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The Equalizer 2 - Review

The Equalizer 2

Review by Rob Carnevale

IndieLondon Rating: 3 out of 5

AS AN actor, Denzel Washington currently has 56 credits to his name. But none have been sequels… until now.

And while The Equalizer 2 may not seem like an obvious choice to change that habit, it’s perhaps the only film on his CV that really lends itself to one. After all, Washington is playing the kind of character for whom multiple adventures would seem only natural.

He is an ageing action hero. He has a particular set of skills. He helps people. So, why not? Washington himself once joked [at a press conference for Man on Fire] that he envied Matt Damon for landing the Bourne franchise. So, perhaps he was just biding his time…

Alas, The Equalizer is nowhere near the calibre of the Bourne franchise. But two films in and it’s already better than Taken, which shone brightly and faded all too quickly.

The first film really established the central character of Robert McCall, a former black ops commando who faked his death to live a quiet life in Boston (as a DIY store attendant), only to find himself being called into action to help various colleagues in need as well as rescue a young girl from the grubby clutches of the Russian Mob. It was a highly competent thriller, anchored by another top drawer performance from Washington.

Second time around, the McCall character is given more room to stretch his legs and exercise his skill set. And while the law of diminishing returns certainly prevails, it’s still a delight watching Washington do his thing.

The stakes, this time, are also more personal. A former colleague, who remains a close friend, is killed which prompts McCall to re-enter the world of black ops soldiers to dish out some revenge. And if that sounds generic for this kind of thing, it is.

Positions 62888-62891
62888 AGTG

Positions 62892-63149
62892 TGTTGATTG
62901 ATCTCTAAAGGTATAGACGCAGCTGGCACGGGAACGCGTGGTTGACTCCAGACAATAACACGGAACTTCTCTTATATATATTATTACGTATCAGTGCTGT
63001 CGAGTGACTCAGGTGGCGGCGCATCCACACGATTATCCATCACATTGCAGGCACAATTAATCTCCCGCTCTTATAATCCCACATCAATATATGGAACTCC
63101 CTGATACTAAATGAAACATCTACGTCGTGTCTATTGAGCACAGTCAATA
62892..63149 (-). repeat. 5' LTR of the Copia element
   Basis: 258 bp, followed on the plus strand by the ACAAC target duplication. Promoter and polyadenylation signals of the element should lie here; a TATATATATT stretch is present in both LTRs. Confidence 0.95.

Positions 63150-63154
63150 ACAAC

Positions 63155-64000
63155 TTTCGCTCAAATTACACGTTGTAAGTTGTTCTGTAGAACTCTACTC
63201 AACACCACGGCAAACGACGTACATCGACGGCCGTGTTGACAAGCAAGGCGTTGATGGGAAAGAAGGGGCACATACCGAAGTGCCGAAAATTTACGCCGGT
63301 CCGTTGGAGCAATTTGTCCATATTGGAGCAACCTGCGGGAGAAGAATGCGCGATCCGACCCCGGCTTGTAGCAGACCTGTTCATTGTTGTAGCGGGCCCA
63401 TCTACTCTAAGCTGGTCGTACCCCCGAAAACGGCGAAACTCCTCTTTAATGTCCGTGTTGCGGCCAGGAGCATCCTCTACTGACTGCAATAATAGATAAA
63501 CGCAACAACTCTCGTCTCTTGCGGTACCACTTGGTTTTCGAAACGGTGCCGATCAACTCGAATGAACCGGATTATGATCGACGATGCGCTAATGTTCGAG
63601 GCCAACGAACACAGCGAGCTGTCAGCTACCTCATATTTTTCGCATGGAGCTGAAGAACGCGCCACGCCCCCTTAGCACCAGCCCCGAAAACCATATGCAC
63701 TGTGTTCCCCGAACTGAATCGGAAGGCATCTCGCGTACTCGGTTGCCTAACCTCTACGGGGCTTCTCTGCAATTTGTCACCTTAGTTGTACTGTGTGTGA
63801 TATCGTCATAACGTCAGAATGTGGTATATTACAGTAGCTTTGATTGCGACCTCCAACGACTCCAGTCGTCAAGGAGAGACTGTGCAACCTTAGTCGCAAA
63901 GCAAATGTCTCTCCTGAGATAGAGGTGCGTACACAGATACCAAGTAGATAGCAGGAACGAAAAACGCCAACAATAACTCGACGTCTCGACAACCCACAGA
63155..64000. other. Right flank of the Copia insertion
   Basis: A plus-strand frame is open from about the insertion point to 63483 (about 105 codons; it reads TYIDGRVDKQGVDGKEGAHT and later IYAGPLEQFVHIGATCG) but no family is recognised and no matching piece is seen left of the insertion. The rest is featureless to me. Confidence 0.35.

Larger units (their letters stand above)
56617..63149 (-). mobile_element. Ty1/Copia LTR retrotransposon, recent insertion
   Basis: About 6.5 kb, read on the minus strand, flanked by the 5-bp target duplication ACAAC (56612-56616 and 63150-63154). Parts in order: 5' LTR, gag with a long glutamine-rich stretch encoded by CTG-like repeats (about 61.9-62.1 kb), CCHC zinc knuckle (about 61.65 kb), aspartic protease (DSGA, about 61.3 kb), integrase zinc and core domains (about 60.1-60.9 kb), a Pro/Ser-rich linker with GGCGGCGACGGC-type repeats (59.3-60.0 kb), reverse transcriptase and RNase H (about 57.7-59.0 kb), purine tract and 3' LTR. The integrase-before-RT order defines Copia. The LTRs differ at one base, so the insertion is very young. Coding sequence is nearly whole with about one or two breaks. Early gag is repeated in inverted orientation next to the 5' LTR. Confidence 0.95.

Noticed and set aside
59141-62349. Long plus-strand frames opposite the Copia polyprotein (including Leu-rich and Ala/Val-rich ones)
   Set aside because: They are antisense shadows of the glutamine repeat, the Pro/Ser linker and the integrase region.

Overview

But returning director Antoine Fuqua – working with Washington for a fourth time after Training Day, The Magnificent Seven and the first film – ensures the action is suitably muscular and that plenty of room is left for Washington to work his magic as an actor.

Indeed, one of the better surprises surrounding The Equalizer 2 is just how much acting Washington is allowed to do given that early trailers suggested a much more mean-spirited, action-driven film that had little to differentiate it from the Death Wish films [old and new].

The Equalizer 2

Rather, early scenes allow Washington to showcase McCall’s new existence as a taxi driver, capable of helping anyone who comes into harm’s way, but equally capable of listening and indulging in acts of kindness. He then takes on a pet project in the form of a young boy who is talented as an artist but who has fallen in with the wrong crowd. The scenes between Washington and Ashton Sanders work particularly well.

But once his former colleague is killed, the movie shifts focus to revenge. And even then, Fuqua affords Washington some strong play-mates, with Pedro Pascal’s villain a particularly worthy opponent.

It’s down to the hard work of the cast as a whole that The Equalizer 2 works as well as it does, given the fairly workmanlike nature of the screenplay. But therein lies its central appeal. Washington elevates the material and raises the game of everyone around him.

The Equalizer 2 is a guilty pleasure – a by-the-numbers sequel given extra impetus by the presence of one of Hollywood’s finest leading men.

Certificate: 15
Running time: 2hrs 1min
UK Release Date: August 17, 2018

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